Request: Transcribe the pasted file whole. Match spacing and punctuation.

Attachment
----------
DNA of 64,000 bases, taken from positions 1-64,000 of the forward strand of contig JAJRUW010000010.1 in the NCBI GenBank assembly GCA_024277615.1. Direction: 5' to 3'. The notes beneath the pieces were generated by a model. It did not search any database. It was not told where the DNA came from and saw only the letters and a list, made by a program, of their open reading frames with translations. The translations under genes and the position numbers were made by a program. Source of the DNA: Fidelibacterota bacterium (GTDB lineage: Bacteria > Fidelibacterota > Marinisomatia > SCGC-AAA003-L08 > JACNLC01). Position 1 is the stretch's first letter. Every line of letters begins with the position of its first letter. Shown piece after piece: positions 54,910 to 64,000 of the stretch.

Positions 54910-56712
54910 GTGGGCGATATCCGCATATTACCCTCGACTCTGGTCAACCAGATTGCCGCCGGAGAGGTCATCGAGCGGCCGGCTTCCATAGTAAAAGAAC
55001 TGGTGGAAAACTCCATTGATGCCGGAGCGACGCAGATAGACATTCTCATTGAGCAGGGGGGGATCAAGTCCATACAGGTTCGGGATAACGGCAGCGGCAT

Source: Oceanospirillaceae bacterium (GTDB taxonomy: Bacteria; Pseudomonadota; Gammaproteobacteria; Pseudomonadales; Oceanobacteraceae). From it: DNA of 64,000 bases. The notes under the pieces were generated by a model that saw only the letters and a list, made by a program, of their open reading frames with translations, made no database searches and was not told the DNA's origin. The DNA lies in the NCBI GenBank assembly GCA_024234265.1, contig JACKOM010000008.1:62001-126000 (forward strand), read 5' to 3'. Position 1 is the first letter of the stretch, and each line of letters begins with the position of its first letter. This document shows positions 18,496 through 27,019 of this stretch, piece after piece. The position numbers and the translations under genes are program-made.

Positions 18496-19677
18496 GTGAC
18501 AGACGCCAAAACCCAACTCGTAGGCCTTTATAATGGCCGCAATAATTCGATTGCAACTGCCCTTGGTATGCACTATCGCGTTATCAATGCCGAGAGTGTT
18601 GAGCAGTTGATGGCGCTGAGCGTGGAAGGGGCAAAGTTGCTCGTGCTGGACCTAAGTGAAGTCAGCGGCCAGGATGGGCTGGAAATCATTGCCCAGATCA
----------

DNA of 64,000 bases, taken from positions 1-64,000 of the forward strand of contig JAJRUW010000010.1 in the NCBI GenBank assembly GCA_024277615.1. Direction: 5' to 3'. The notes beneath the pieces were generated by a model. It did not search any database. It was not told where the DNA came from and saw only the letters and a list, made by a program, of their open reading frames with translations. The translations under genes and the position numbers were made by a program. Source of the DNA: Fidelibacterota bacterium (GTDB lineage: Bacteria > Fidelibacterota > Marinisomatia > SCGC-AAA003-L08 > JACNLC01). Position 1 is the stretch's first letter. Every line of letters begins with the position of its first letter. Shown piece after piece: positions 54,910 to 64,000 of the stretch.

Positions 54910-56712
54910 GTGGGCGATATCCGCATATTACCCTCGACTCTGGTCAACCAGATTGCCGCCGGAGAGGTCATCGAGCGGCCGGCTTCCATAGTAAAAGAAC
55001 TGGTGGAAAACTCCATTGATGCCGGAGCGACGCAGATAGACATTCTCATTGAGCAGGGGGGGATCAAGTCCATACAGGTTCGGGATAACGGCAGCGGCAT

Source: Oceanospirillaceae bacterium (GTDB taxonomy: Bacteria; Pseudomonadota; Gammaproteobacteria; Pseudomonadales; Oceanobacteraceae). From it: DNA of 64,000 bases. The notes under the pieces were generated by a model that saw only the letters and a list, made by a program, of their open reading frames with translations, made no database searches and was not told the DNA's origin. The DNA lies in the NCBI GenBank assembly GCA_024234265.1, contig JACKOM010000008.1:62001-126000 (forward strand), read 5' to 3'. Position 1 is the first letter of the stretch, and each line of letters begins with the position of its first letter. This document shows positions 18,496 through 27,019 of this stretch, piece after piece. The position numbers and the translations under genes are program-made.

Positions 18496-19677
18496 GTGAC
18501 AGACGCCAAAACCCAACTCGTAGGCCTTTATAATGGCCGCAATAATTCGATTGCAACTGCCCTTGGTATGCACTATCGCGTTATCAATGCCGAGAGTGTT
18601 GAGCAGTTGATGGCGCTGAGCGTGGAAGGGGCAAAGTTGCTCGTGCTGGACCTAAGTGAAGTCAGCGGCCAGGATGGGCTGGAAATCATTGCCCAGATCA